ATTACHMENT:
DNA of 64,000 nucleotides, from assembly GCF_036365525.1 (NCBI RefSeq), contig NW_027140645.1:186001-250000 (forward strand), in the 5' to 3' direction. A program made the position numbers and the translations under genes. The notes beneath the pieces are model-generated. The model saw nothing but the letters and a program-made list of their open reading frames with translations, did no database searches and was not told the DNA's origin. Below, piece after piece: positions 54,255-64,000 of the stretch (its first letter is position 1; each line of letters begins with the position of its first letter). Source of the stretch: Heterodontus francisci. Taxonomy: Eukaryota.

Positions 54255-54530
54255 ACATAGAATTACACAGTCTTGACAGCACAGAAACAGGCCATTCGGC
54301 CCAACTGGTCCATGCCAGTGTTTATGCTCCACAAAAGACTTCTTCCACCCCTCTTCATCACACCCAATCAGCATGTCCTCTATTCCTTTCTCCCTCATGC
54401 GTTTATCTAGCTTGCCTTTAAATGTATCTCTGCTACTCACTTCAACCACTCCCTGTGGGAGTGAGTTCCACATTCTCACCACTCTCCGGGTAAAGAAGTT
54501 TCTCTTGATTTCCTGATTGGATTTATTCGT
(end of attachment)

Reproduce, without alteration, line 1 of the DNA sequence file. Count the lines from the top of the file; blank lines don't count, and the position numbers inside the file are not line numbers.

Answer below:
DNA of 64,000 nucleotides, from assembly GCF_036365525.1 (NCBI RefSeq), contig NW_027140645.1:186001-250000 (forward strand), in the 5' to 3' direction. A program made the position numbers and the translations under genes. The notes beneath the pieces are model-generated. The model saw nothing but the letters and a program-made list of their open reading frames with translations, did no database searches and was not told the DNA's origin. Below, piece after piece: positions 54,255-64,000 of the stretch (its first letter is position 1; each line of letters begins with the position of its first letter). Source of the stretch: Heterodontus francisci. Taxonomy: Eukaryota.